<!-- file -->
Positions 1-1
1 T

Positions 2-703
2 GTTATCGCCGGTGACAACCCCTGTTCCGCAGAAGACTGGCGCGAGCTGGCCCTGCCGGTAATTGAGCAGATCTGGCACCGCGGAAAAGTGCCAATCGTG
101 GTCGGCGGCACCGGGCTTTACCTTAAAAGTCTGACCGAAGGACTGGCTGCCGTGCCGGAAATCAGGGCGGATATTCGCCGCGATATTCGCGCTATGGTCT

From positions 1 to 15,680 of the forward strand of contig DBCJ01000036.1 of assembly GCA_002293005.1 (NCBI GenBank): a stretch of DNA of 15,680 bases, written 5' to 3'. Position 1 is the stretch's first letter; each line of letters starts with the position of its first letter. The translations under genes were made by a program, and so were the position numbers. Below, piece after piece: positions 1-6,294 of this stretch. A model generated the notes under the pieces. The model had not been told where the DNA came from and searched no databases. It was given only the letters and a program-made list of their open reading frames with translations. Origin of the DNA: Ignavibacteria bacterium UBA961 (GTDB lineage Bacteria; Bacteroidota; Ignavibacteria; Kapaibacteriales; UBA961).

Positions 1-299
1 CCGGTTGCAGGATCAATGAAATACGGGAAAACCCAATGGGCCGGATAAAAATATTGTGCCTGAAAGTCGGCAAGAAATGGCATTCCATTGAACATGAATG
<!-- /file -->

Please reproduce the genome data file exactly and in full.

Positions 1-1
1 T

Positions 2-703
2 GTTATCGCCGGTGACAACCCCTGTTCCGCAGAAGACTGGCGCGAGCTGGCCCTGCCGGTAATTGAGCAGATCTGGCACCGCGGAAAAGTGCCAATCGTG
101 GTCGGCGGCACCGGGCTTTACCTTAAAAGTCTGACCGAAGGACTGGCTGCCGTGCCGGAAATCAGGGCGGATATTCGCCGCGATATTCGCGCTATGGTCT

From positions 1 to 15,680 of the forward strand of contig DBCJ01000036.1 of assembly GCA_002293005.1 (NCBI GenBank): a stretch of DNA of 15,680 bases, written 5' to 3'. Position 1 is the stretch's first letter; each line of letters starts with the position of its first letter. The translations under genes were made by a program, and so were the position numbers. Below, piece after piece: positions 1-6,294 of this stretch. A model generated the notes under the pieces. The model had not been told where the DNA came from and searched no databases. It was given only the letters and a program-made list of their open reading frames with translations. Origin of the DNA: Ignavibacteria bacterium UBA961 (GTDB lineage Bacteria; Bacteroidota; Ignavibacteria; Kapaibacteriales; UBA961).

Positions 1-299
1 CCGGTTGCAGGATCAATGAAATACGGGAAAACCCAATGGGCCGGATAAAAATATTGTGCCTGAAAGTCGGCAAGAAATGGCATTCCATTGAACATGAATG